Eamonn McCann's pamphlet is the only true account of the events of Bloody Sunday to have been published in Britain. Although several British newspapers had a full account of the massacre, they have not dared to publish it for fear of contradicting the inevitable Widgery white-wash.

"What Happened in Derry" is available in Ireland through the Socialist Workers Movement, Price 5p plus postage, from 30 Strandville Avenue, Dublin 3, and from "Worker" sellers.

30th January 1972, Bloody Sunday in Derry -- British soldiers shot 26 people during a civil rights march in Derry, resulting in 14 deaths.

https://www.leftarchive.ie/on-this-day/01/30/#event-4800

On This Day, 30th January

Irish Left Archive

New document:

"19 Arrests - Campaign Will Not Be Intimidated!"

Armagh/H-Block News, Vol. 1, No. 5, 19th September 1981, from the Armagh/H-Block Action Group.

Active during the 1980/1 Hunger Strikes, the group was associated with the Communist Party of Ireland (Marxist-Leninist).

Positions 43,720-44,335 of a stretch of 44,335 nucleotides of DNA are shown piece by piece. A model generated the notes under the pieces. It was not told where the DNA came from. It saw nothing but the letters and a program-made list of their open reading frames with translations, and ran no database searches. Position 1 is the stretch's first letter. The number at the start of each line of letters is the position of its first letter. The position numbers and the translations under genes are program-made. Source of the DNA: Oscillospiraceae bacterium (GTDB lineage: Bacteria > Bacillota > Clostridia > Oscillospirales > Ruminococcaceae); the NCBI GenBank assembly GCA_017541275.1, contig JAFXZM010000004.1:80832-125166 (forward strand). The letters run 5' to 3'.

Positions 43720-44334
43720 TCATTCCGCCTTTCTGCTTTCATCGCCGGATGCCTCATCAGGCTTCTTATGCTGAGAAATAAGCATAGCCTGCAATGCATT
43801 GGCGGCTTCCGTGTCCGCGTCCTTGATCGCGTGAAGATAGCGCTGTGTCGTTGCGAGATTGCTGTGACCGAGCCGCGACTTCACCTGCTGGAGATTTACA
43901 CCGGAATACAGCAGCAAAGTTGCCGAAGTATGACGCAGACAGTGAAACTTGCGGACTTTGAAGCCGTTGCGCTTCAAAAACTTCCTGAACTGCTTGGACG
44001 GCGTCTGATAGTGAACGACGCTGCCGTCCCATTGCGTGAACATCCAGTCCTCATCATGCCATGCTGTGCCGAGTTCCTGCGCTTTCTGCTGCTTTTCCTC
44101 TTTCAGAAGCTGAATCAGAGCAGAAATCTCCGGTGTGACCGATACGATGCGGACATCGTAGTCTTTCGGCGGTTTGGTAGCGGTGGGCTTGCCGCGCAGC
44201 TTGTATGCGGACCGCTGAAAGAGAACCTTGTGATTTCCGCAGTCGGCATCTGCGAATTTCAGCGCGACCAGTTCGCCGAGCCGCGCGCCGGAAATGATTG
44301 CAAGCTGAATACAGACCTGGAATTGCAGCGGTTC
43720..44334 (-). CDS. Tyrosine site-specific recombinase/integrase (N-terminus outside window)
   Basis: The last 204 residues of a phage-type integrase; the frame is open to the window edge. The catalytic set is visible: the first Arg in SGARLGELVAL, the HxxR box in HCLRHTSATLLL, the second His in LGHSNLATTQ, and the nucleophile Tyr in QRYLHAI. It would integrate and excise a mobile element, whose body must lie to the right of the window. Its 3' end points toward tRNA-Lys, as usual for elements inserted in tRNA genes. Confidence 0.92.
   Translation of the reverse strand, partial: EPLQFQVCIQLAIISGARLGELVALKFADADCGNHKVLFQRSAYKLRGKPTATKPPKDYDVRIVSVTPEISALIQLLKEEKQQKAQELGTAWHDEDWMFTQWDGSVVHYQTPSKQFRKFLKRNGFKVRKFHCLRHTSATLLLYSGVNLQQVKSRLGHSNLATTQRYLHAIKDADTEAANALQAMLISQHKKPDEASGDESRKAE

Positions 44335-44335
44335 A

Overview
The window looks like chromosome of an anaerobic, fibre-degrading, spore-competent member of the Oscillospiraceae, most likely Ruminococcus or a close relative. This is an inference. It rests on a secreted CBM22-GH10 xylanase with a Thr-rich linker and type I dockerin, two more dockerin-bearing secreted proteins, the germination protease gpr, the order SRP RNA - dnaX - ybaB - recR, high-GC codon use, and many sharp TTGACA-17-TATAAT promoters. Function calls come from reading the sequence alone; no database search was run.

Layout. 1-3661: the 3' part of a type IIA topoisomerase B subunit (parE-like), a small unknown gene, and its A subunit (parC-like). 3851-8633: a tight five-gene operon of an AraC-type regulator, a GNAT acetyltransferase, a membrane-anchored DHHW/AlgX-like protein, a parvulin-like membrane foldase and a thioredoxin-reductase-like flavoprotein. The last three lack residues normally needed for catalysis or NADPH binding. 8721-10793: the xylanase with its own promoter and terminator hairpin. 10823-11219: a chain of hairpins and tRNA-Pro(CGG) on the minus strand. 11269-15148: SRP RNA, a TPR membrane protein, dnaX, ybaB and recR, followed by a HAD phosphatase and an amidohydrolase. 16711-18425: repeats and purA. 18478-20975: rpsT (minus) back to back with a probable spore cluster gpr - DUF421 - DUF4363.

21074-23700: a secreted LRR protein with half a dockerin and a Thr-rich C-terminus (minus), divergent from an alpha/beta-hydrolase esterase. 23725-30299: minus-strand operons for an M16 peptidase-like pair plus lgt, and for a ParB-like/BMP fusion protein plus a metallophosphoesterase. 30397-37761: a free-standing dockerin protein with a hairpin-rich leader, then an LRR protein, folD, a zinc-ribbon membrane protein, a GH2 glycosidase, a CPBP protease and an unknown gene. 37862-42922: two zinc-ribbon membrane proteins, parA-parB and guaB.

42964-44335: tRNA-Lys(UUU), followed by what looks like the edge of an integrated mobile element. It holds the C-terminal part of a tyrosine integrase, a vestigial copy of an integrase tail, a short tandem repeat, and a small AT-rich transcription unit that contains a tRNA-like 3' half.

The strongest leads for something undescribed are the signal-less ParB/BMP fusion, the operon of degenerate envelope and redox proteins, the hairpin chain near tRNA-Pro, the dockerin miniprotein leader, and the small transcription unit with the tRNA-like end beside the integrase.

https://www.leftarchive.ie/document/6288/

Armagh/H-Block News, Vol. 1, No. 5 (1981) — Armagh/H-Block Action Group

Irish Left Archive

Our index of left political organisations includes 377 parties, formations and campaign groups.

This includes Irish left orgs. from throughout the 20th Century, as well as groups from outside Ireland who have produced documents on Ireland.

https://www.leftarchive.ie/browse/organisations/

Index of Organisations in the Irish Left Archive

Irish Left Archive

The code to render the timeline is available on Github, should anyone want to create a similar diagram.

https://github.com/Aonrud/ila-timeline

GitHub - Aonrud/ila-timeline: Draw a Timeline diagram

GitHub

Our timeline of the Irish left traces the history of Irish left parties and groups throughout the 20th Century and up to the contemporary.

The timeline is always evolving -- if you are aware of a group that should be included or have any corrections, please let us know!